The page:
Children of Men gets to me in some new way every time I watch it, but it’s always exhausting. It’s like living through the Bush years on fast forward. In both book and film redemption is frail, perhaps an illusion.
Maybe I should rent Sullivan’s Travels. Maybe it’s time for a remake.

I’m Robert Sydney

I received a letter from a reader the other day lamenting that it had been 6 years since my last book. Nay, nay. It’s only been 3—still too damn long, but that’s another story. My last published novel was The Bright Spot published by Bantam under the pseudonym Robert Sydney. The reason? The Dennis Danvers brand wasn’t selling well enough. This wasn’t my idea but a publishing necessity. It didn’t work, of course. No matter how dismal that Danvers guy’s sales were, Sydney’s were worse. So there likely won’t be another Robert Sydney novel, and all my short fiction comes out under the Danvers brand. However, The Bright Spot is still in print and available. I’ve finished a couple of other novels since but haven’t sold any. I have a mystery story coming out in the forthcoming Richmond Noir anthology, and I’m toying with the idea of using the protagonist in that story in future mysteries. He’s unnamed in the story, but I was toying with giving him the name Robert Sydney, just to confuse things further. My dad was Robert Sydney Danvers, and he always wanted to break into print, which is why I chose the name.

Not a good week

After getting my second plagiarism in three assignments, I came out of class yesterday to find my bike stolen. A 3-year-old Schwinn Super Sport, blue with turquoise end bars I added myself, it was a sweet ride, a much-loved gift from Sarah. Locked outside the Student Commons with a clearly inadequate lock, it was stolen some time between 9:45 and noon in broad daylight. My new helmet was secured by the same lock.

In other news, however, I just reread Hard-Boiled Wonderland and the End of the World for class and enjoyed it even more. So poignant, so silly, so delightfully done. One positive thought about the bike—I had a moment when I was triple-checking where I left the bike, when I thought, I wonder if this is Alzheimer’s? My dad had early onset at 62; I’m bearing down on 61… So it was a relief, really, to verify it was stolen, and I wasn’t losing my mind. May the thief go on a hunting trip with Dick Cheney.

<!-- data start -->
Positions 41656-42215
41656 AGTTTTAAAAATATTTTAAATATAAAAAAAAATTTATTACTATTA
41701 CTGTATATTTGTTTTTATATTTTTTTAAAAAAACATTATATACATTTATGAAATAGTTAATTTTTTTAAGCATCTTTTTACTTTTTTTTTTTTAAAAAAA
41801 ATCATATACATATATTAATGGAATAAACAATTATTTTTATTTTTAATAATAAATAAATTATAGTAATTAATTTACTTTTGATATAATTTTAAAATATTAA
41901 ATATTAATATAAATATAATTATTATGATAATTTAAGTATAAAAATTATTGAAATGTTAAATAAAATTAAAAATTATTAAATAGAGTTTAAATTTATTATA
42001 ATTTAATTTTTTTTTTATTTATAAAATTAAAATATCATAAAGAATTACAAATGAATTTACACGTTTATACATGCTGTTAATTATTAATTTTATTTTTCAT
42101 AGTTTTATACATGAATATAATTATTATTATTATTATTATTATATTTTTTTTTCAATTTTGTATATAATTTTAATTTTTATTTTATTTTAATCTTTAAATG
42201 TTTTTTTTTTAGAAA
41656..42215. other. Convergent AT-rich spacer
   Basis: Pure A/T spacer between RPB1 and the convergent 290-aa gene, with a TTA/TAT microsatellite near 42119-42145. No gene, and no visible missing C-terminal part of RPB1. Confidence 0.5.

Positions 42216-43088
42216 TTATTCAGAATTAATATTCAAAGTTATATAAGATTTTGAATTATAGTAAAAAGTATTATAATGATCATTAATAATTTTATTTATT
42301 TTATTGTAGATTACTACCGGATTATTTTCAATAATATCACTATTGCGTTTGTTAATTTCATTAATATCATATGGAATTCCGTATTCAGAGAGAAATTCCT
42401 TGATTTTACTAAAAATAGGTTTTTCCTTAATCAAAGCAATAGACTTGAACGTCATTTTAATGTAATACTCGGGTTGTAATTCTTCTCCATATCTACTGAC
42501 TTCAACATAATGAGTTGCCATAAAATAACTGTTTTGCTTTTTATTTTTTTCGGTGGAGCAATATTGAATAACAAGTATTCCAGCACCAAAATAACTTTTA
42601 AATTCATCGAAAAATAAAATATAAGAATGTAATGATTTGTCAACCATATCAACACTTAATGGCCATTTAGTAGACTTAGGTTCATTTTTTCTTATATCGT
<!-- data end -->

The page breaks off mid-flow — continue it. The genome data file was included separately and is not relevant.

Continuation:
God renounces all preachers!

After a long silence, awaiting the conclusion of the Democratic primary process, God finally returned to the presidential campaign trail today. “I’m eternal,” he said of the Democrats, “but I can’t wait forever!” Anticipating the same problems that have plagued the other candidates, God boldly renounced all preachers regardless of their beliefs. “Face it,” he said, “They all claim to be speaking my words. I don’t know these people. They could say anything—dig up some off-the-cuff remark from a couple thousand years ago and make a big damn deal of it. No. The problems of the country are too important for me to waste my time being held accountable for anyone who claims to know me and speak for me. If those guys want to claim to know fairies, pookahs, and Betty Crocker, they can knock themselves out, but they can leave me out of it.”

Here, God renounces Rev. Adam, the leader of a radical long-haired nudist cult who claims God performed a highly controversial ribcage operation on him at an undisclosed location in the Middle East. Adam was “saddened.” The rib was unavailable for comment.